Again, through a layered security approach you can provision multi layered secure access. General low-level data could be accessed via a simple secure VPN. More sensitive data should only be accessed via more stringent means with multifactor authentication and a locked down Terminal Services emulator such as Citrix or Remote Desktop that prevents remote users from downloading data to their home workstations. The level and complexity of security employed will largely depend upon the sensitivity of the data that you are protecting, however you should always aim for the best security that can achieve a workable solution as opposed to employing the minimum acceptable security. The cost difference is often negligible.


Internet is not your friend


When it comes to security there are a plethora of private network solutions that offer versatile remote working access without exposing you to internet hazards. Adopting this approach can remove much of the complexity of implementing security. Whilst these platforms offer a higher degree of security, you should not be complacent when it comes to protecting your data and should continue to encrypt all transactions and verify user credentials to prevent unauthorised access.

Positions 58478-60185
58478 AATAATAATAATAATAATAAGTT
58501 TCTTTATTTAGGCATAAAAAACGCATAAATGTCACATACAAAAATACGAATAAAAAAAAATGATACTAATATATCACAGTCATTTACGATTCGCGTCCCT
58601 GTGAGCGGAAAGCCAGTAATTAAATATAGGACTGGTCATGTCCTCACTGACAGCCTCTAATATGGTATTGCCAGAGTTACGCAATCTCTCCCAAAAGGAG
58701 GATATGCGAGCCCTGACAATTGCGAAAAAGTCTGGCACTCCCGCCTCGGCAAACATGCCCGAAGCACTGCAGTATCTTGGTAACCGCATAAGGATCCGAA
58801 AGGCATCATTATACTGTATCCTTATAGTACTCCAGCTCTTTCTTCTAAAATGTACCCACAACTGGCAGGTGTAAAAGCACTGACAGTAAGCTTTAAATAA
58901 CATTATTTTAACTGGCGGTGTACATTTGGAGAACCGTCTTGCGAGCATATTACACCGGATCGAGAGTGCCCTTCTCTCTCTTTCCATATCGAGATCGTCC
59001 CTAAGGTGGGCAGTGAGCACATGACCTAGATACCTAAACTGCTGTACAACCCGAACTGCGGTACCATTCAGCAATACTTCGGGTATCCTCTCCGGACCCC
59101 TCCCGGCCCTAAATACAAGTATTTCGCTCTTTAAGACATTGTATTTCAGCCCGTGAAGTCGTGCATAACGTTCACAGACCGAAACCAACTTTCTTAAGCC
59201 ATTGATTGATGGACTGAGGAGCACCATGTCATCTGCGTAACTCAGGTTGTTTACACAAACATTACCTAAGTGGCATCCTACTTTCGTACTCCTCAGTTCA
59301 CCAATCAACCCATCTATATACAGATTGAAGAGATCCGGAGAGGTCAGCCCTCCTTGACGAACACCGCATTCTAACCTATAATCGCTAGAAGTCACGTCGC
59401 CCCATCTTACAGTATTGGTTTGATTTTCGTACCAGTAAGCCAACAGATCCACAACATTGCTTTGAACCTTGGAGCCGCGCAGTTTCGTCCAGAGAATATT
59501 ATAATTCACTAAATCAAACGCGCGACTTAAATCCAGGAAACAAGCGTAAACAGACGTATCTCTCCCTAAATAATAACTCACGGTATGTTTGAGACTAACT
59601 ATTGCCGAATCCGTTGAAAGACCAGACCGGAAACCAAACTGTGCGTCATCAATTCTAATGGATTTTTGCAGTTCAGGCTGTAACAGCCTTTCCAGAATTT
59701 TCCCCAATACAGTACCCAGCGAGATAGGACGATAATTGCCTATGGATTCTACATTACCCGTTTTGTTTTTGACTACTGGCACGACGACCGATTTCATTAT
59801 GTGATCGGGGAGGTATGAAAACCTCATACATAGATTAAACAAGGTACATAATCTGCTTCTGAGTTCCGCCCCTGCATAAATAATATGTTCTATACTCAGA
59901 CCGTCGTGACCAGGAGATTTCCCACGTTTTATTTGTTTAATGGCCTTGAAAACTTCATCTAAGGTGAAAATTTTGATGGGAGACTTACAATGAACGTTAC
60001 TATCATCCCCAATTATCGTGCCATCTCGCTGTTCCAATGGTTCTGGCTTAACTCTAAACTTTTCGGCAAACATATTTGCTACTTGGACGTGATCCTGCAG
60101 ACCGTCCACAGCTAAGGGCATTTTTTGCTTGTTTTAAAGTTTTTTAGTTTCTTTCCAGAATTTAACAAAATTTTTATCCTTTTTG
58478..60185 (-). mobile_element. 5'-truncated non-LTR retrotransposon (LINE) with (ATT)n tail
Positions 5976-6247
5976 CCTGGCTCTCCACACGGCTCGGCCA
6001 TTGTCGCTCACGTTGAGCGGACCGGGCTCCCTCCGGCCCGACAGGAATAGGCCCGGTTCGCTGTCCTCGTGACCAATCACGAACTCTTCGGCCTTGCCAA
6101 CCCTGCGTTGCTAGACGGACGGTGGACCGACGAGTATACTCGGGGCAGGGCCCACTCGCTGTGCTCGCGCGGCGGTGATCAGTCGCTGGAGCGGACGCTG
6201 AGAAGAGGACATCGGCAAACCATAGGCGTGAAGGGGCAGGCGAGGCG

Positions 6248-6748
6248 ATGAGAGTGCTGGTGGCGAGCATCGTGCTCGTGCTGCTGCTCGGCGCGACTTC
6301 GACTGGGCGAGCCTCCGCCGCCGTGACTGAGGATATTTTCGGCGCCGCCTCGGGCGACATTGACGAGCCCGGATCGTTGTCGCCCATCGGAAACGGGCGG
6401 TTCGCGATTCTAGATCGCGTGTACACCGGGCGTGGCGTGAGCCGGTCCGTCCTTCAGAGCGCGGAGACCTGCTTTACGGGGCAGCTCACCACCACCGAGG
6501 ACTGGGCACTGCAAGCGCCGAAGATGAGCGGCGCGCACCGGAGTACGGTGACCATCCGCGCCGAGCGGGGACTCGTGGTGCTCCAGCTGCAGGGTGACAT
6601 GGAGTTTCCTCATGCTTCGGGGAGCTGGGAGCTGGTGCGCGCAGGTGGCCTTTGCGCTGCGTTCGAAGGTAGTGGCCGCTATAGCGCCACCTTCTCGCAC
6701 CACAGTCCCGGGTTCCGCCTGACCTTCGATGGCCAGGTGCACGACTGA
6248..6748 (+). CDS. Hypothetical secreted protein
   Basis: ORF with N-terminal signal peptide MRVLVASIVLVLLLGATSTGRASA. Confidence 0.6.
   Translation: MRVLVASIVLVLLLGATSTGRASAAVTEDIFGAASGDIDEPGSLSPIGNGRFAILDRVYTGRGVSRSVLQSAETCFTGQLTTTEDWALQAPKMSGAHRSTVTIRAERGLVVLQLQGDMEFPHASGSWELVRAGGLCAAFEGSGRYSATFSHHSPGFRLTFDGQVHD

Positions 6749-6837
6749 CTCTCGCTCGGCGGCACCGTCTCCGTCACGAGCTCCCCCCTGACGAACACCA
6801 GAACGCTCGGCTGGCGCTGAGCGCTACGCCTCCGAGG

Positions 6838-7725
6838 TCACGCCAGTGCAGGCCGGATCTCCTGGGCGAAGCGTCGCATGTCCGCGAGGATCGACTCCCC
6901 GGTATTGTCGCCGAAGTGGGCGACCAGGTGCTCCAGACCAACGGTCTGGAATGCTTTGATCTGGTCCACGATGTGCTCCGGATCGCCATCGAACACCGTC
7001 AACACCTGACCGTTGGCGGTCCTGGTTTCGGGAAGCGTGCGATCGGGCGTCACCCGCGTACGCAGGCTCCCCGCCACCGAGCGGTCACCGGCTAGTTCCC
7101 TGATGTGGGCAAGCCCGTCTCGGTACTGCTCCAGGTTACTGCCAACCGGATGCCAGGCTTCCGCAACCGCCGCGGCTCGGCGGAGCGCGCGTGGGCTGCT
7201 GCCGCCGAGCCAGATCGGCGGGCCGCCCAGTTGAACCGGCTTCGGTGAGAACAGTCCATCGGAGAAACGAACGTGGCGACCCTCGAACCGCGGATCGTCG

Clearly remote workers should not be using their own IT equipment and should be furnished with a company IT environment that operates separately from any home or remote infrastructure. Tools such as Cisco AnyConnect provide a secure mobile access capability for mobile workers. The use of Dynamic Multipoint Virtual Private Networking (DMVPN) can provide a mechanism to set up remote access for personnel operating on basic broadband services. For organisations that have multiple remote workers, a Mobile Device Management platform would enhance the security and capabilities of mobile devices.


If you would like an informal discussion on the above or any aspect of Network Security, please contact Apella Solutions.


About the author


Paul Brown has worked for over 30 years designing and implementing secure IT networks for both commercial and Government customers.

0 views0 comments

Recent Posts

See All